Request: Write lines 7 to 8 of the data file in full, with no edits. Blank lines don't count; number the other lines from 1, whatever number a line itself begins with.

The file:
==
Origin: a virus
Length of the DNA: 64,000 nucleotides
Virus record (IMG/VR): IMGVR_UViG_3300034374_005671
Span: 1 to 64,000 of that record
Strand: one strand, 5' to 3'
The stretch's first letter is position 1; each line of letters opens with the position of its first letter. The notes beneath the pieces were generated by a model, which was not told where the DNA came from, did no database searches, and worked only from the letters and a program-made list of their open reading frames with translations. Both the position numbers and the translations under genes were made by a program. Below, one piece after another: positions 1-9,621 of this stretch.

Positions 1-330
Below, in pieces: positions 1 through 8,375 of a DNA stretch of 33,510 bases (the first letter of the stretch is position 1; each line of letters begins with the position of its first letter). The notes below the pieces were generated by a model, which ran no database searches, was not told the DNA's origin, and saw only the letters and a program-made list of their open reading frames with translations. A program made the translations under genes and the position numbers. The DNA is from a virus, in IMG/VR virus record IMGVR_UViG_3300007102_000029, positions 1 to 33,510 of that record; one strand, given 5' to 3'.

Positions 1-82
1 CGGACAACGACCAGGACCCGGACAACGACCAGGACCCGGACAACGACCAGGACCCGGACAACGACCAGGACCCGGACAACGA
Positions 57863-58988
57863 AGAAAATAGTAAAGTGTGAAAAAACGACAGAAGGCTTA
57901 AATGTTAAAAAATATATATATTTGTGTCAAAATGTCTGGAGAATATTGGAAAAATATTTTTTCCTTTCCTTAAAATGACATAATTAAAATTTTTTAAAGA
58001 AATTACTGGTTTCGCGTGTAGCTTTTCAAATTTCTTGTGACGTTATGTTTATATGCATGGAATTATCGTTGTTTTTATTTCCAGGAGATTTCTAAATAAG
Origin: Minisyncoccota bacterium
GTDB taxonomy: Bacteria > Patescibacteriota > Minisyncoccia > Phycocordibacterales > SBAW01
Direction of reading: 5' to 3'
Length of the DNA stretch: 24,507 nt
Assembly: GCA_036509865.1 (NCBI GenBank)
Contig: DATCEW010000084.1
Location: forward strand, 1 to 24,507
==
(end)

Positions 1-330
Below, in pieces: positions 1 through 8,375 of a DNA stretch of 33,510 bases (the first letter of the stretch is position 1; each line of letters begins with the position of its first letter). The notes below the pieces were generated by a model, which ran no database searches, was not told the DNA's origin, and saw only the letters and a program-made list of their open reading frames with translations. A program made the translations under genes and the position numbers. The DNA is from a virus, in IMG/VR virus record IMGVR_UViG_3300007102_000029, positions 1 to 33,510 of that record; one strand, given 5' to 3'.